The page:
The credit crunch and sagging stock market are taking a toll on wind energy and natural gas evangelist T. Boone Pickens, whose plummeting fortunes have prompted him to consider downsizing a massive wind project in Texas.
This hasn't been a good week for Pickens. The oil tycoon catapulted to the national energy debate when he launched a media campaign and an energy plan in July that he said would wean the United States from its reliance on foreign oil (see T. Boone Pickens Has a Plan).
During an interview on "60 Minutes" last Sunday, Pickens said that he and his hedge fund, BP Capital, were down $2 billion as a result of the slumping oil and natural-gas prices. The Wall Street Journal followed up, reporting that about half of the investors in BP Capital were taking their money out of the fund, which has posted 60 percent in losses so far this year.
Earth2tech also has been chronicling Pickens' woes, with a Wednesday post that included a quote from Pickens' office stating "the capital market may lead us to scale back a bit, but we are still going forward with our wind business."
Pickens made his fortune mostly in oil, but found a new calling in extolling the virtues of renewable energy, from solar to nuclear – although his master plan is mostly focused on using wind power for electricity and natural gas for transportation. He has lined up support from the Sierra Club, spoken at energy conferences and events, and granted numerous media interviews in an effort to influence national energy policies (see Summit Aims for Energy Policy Compromises).
The effort isn't singularly altruistic, of course. Pickens co-founded Clean Energy Fuels (NDSQ: CLNE), a natural gas distributor in Seal Beach, Calif., that also has been actively investing in natural gas-powered transportation (see Clean Energy Fuels Buys Landfill Gas Plant).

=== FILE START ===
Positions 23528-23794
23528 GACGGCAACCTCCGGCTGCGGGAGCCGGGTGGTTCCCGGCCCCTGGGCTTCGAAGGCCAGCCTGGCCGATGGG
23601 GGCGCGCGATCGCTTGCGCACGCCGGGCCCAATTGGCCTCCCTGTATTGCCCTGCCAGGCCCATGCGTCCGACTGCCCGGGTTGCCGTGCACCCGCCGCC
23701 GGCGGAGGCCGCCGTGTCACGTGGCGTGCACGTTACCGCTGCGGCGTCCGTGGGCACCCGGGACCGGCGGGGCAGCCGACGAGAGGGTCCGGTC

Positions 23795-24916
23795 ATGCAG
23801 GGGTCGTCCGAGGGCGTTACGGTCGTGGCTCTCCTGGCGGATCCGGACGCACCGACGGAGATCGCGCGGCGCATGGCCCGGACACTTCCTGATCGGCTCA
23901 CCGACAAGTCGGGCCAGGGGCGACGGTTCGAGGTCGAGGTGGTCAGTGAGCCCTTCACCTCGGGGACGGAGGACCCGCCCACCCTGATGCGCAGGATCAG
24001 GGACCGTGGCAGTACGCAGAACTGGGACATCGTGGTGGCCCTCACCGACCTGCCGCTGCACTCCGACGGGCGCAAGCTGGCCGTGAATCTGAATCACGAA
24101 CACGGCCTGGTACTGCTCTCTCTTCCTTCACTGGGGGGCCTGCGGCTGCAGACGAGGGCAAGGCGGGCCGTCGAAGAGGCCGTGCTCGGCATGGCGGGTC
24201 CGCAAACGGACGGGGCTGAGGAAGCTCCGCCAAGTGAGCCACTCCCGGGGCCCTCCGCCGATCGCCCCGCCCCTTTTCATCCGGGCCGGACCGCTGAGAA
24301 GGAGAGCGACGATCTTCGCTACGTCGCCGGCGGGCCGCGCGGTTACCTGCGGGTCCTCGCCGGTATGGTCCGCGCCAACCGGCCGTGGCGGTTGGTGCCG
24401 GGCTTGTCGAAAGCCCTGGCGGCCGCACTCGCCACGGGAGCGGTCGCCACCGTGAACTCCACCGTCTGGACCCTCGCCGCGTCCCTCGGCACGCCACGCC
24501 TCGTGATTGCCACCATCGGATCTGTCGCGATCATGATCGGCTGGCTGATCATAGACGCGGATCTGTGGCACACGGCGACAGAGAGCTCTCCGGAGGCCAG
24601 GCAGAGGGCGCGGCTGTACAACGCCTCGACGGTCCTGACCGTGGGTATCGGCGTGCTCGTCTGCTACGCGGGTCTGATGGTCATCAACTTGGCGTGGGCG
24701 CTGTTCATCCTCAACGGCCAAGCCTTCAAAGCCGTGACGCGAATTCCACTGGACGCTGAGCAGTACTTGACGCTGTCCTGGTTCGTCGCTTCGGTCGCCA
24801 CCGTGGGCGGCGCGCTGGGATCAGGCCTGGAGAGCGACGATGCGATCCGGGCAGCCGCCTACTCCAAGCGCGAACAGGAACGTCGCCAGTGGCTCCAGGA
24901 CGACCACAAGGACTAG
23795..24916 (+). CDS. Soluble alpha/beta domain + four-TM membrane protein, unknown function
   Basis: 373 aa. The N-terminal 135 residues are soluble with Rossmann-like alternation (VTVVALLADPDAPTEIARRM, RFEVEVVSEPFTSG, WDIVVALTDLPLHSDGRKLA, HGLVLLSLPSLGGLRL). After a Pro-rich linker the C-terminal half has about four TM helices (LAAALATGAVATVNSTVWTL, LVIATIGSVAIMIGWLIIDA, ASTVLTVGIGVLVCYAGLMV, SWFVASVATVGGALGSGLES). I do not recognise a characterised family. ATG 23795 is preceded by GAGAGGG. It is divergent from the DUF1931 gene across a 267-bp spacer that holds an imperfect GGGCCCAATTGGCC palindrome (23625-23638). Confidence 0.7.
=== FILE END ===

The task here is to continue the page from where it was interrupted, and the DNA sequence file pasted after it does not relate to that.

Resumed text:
In April, he announced plans to develop a 4-gigawatt wind farm in Texas. By July, Pickens said he spent $2 billion on the project so far and planned to invest $10 billion more, partly to build transmission lines. He expected the wind farm to begin producing electricity in 2011.
That plan could be delayed now.
Pickens sees wind energy and natural gas as complementary sources of energy. Pickens reasons that an increase in wind energy would free up the need to use natural gas to run power plants. The natural gas can then be turned into fuel for cars, replacing the more expensive gasoline.
Under Pickens' energy plan, a combination of using natural gas for transportation and building enough wind farms to feed 20 percent of the country's electricity needs could reduce the United States' reliance on foreign oil by one third in 10 years.
Pickens is hardly alone in feeling the pain of the withering financial markets, of course. FPL Group (NYSE: FPL) said this week it would reduce plans for more wind energy projects as part of a larger cut in equipment and project spending for 2009, leading a number of wind companies to wonder whether it was the beginning of a series of project scalebacks (see FPL Cuts Wind Power Plans).
Earlier this month, Spanish wind turbine maker, Gamesa, said it is closing some of its factories temporarily until its customers can confirm their purchase plans (see Wind Turbine Shortage Over?).
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